How to protect and secure your password manager

Password question mark concept

Getty Images/Sean Gladwell

It is almost impossible to create and remember a complex and unique password for each of your accounts without help. And today, that help can best be found in one password manager.

Also: 6 Best Password Managers: Easily Maintain All Your Logins

A good password manager will create, store, and apply strong and complex passwords across the board, thereby protecting your account. I’ve been using a password manager for years and wouldn’t be able to manage all of my online accounts without it.

However, since your password manager contains sensitive login details for all your accounts, you need to protect the password manager itself from any potential compromise. Violations for services such as LastPass and Norton LifeLock show that password management service providers are certainly not immune to cyberattacks. While such breaches may not directly expose login passwords, they do leave users of these services more vulnerable.

To protect yourself and your password information, you should take steps yourself to protect your account.

  1. Create a strong master password to protect your account from unwanted access.
  2. Enable biometric authentication for password managers on your PC and mobile devices.
  3. Enable two-factor authentication to prevent someone from logging into your password manager account if it is compromised.

Also: Leaving LastPass? Here’s how to get your password out

We’ll look at each step in more depth below. To do different steps I am using RoboForm as an example, but the overall procedure should be the same for any master password manager.

When you set up your password manager for the first time, you’ll be asked to create a master password. That password should be strong and complex because it’s the primary line of defense for all your login details, both on your own devices and in the cloud.

However, you will occasionally need to enter your master password, so you also want it to be easy to remember and not too difficult to type. That’s why I recommend using a passphrase instead of a password. Consisting of different words or phrases, the right type of passphrase can be more secure than a complex password but easier to remember.

Also: You’re definitely not getting the most out of your password manager

To create a strong passphrase, use a series of words or phrases that are significant or meaningful to you so that you can easily recall them. I also want to mix upper and lower case characters as well as numbers and symbols. Just make sure you can remember your master passphrase. If you forget, you’ll have to start over with your password manager.

This ZDNET article provides some helpful tips for generating healthy passphrases. 1Password offers a online password generator that will suggest and help you stylish passphrases. Once you’ve selected the correct one, type and then re-enter at the appropriate window for your password manager.

Create a strong master password for your password manager

Create a strong master password for your password manager

Lance Whitney/ZDNET

Biometric authentication provides a secure and convenient alternative to passwords or PINs, especially with password managers. Instead of having to enter your master password every time you want to activate the password manager, use your face or your finger to verify your identity.

Also: 3 Security Gadgets I Never Leave Home Without

Most password managers will allow you to use any type of biometric authentication built into your device or operating system. On a Windows PC, that means Windows Hello. On an iPhone or iPad, that means Face ID or Touch ID. And on Android devices, that means facial or fingerprint recognition.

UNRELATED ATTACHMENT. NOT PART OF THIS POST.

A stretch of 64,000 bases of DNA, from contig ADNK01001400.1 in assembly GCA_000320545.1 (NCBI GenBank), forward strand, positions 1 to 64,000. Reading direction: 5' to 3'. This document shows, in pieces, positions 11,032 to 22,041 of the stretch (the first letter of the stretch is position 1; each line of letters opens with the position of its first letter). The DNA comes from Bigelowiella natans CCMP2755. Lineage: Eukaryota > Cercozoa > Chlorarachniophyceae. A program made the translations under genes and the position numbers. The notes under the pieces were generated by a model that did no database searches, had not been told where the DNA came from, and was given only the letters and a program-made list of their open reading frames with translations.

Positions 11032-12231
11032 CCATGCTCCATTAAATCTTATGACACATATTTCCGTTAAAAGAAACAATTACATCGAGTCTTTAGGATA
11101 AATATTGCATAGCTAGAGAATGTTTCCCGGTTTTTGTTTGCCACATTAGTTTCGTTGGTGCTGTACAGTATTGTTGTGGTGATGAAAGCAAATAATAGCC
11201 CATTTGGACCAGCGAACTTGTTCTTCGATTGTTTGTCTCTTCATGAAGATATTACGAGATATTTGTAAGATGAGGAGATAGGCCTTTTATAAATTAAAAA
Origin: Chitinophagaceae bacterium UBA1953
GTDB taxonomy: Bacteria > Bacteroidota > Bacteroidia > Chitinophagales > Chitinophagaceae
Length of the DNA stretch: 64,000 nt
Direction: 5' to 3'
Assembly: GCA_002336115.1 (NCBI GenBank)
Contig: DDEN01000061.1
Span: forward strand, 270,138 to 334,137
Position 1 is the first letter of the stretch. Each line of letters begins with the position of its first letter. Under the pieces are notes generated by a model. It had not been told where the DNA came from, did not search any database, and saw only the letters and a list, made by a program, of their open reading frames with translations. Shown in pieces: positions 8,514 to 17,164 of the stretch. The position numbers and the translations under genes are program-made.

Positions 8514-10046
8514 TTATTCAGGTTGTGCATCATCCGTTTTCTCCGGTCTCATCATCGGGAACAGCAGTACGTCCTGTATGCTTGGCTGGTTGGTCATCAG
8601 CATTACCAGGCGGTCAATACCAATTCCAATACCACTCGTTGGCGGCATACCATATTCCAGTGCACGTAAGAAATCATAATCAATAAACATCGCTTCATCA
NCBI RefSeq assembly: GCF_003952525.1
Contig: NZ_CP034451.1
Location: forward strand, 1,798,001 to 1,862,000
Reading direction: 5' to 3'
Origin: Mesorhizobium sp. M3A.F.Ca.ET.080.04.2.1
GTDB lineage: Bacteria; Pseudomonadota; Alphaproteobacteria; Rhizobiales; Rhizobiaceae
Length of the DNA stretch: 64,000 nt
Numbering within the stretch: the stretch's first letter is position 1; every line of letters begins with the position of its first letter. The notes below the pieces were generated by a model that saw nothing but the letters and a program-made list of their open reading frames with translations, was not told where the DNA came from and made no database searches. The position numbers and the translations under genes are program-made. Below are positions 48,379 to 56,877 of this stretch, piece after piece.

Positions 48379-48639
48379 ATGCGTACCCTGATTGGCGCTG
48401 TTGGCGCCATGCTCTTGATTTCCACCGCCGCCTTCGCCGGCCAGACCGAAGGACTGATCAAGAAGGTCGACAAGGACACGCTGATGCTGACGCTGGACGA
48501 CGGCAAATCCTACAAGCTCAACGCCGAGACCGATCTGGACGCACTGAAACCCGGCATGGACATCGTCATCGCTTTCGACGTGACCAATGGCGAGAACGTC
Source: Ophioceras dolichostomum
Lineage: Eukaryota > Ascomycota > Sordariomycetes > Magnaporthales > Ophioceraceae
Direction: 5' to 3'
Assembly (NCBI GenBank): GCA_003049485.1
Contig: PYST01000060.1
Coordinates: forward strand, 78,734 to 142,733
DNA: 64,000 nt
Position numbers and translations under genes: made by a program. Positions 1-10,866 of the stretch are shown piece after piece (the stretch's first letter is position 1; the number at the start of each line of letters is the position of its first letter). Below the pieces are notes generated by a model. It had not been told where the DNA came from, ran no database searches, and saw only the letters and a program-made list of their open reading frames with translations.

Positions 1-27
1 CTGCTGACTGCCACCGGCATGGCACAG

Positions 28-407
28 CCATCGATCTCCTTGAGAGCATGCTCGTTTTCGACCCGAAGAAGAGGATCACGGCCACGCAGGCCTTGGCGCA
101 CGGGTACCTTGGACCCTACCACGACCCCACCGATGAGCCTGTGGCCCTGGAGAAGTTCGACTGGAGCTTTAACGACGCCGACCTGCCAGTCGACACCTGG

Check the security settings for your password manager and find the option to switch to integrated biometric authentication. You are required to enter your master password to confirm the conversion.

Set up biometric authentication for your password manager

Set up biometric authentication for your password manager

Lance Whitney/Screenshot

From then on, you’ll be able to open or activate the password manager using your chosen form of authentication. You may still be asked to enter your master password at certain intervals or make specific changes. Otherwise, your face or fingers will do it.

Use facial recognition or fingerprints to log in to your password manager

Use facial recognition or fingerprints to log in to your password manager

Lance Whitney/Screenshot

If hackers know your master password, you want to make sure they can’t log into your password manager account on one of their devices. For this you can turn to two-factor authentication (2FA)which most password managers should support at this point.

View the settings for your particular password manager to see if it offers the option of two-factor authentication or one-time passwords. If so, enable that option. If given a choice between email, SMS, or an authenticator app, choose an authenticator as that’s the safest method.

Enable two-factor authentication for your password manager

Enable two-factor authentication for your password manager

Lance Whitney/Screenshot

The next time you try to use your password manager on a new PC or mobile device, you’ll be sent a one-time password via your preferred method. Enter a one-time password when prompted, and that new device will be erased to use your password manager. Your password manager’s account page may also list all registered devices so you can check for any suspicious devices and remove any you no longer use.

In addition to the three security options I discussed, different password managers may offer additional options. Your best bet is to check your product-specific security settings and take advantage of any that will help protect your account and login information from abuse or compromise.


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